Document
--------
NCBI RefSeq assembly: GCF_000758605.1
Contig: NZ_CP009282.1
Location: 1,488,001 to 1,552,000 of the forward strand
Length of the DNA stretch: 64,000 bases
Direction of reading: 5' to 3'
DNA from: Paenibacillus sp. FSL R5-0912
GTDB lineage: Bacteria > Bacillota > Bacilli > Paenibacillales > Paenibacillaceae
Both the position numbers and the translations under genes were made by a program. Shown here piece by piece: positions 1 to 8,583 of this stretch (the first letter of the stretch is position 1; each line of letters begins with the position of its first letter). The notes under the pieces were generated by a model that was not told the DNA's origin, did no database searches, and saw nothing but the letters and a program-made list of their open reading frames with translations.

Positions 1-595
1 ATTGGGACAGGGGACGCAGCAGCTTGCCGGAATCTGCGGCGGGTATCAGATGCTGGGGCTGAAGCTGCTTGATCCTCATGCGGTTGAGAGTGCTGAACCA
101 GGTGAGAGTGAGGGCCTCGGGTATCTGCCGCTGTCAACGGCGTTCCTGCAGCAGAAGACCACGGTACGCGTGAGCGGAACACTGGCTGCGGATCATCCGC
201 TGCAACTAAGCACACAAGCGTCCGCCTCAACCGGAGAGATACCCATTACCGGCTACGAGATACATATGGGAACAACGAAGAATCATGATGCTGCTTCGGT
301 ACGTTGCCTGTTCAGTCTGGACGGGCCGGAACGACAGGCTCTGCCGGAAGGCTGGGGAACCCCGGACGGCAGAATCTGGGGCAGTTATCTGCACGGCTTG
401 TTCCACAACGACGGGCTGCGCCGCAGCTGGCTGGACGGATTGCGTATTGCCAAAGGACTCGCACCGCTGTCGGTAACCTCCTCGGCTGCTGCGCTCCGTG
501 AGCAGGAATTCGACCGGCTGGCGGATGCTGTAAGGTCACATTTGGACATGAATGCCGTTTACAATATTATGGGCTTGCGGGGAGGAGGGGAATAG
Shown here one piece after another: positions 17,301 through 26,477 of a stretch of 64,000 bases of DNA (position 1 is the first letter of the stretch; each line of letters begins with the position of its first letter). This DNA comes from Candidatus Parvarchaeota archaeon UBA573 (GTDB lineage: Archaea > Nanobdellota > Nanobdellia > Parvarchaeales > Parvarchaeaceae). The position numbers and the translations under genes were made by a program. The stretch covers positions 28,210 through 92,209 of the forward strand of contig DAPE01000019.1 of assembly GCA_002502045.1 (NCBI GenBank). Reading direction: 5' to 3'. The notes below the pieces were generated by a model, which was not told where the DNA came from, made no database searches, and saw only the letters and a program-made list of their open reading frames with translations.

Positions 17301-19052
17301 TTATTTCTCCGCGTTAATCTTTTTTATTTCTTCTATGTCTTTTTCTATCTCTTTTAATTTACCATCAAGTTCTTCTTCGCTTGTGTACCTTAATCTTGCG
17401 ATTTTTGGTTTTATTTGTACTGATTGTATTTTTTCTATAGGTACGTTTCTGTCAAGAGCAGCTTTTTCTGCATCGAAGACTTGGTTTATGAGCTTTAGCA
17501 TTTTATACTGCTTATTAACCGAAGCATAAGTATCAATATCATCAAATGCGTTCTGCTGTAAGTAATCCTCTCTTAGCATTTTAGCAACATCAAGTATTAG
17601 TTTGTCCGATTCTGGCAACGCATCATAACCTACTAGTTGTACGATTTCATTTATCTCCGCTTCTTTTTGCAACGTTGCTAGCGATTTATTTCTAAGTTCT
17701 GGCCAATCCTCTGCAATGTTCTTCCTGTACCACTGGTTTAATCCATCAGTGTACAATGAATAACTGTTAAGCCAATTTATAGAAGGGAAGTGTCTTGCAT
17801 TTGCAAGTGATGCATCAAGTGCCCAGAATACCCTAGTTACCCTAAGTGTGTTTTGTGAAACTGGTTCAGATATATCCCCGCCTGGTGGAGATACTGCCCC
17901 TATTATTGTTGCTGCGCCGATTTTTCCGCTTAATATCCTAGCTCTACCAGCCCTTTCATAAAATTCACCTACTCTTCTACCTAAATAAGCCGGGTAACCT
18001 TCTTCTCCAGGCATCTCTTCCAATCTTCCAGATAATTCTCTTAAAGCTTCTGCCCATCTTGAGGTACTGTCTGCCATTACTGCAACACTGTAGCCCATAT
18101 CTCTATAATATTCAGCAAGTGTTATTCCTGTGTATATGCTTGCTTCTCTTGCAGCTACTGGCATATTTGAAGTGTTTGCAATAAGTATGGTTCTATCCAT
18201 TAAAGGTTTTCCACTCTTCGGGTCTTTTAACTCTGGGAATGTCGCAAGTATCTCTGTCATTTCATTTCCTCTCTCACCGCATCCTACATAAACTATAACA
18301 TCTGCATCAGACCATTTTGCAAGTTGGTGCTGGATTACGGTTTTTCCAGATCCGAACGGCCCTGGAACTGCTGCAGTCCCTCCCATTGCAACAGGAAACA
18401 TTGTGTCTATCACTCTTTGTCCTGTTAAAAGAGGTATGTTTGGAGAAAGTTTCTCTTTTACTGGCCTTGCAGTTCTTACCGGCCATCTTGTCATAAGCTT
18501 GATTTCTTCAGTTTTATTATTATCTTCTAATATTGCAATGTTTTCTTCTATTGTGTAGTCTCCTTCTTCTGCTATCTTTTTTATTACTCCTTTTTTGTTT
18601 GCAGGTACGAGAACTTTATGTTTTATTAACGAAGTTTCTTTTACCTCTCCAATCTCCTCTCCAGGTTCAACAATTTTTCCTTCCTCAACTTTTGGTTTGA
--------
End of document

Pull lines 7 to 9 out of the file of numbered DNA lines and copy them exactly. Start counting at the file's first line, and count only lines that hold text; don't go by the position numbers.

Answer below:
GTDB lineage: Bacteria > Bacillota > Bacilli > Paenibacillales > Paenibacillaceae
Both the position numbers and the translations under genes were made by a program. Shown here piece by piece: positions 1 to 8,583 of this stretch (the first letter of the stretch is position 1; each line of letters begins with the position of its first letter). The notes under the pieces were generated by a model that was not told the DNA's origin, did no database searches, and saw nothing but the letters and a program-made list of their open reading frames with translations.

Positions 1-595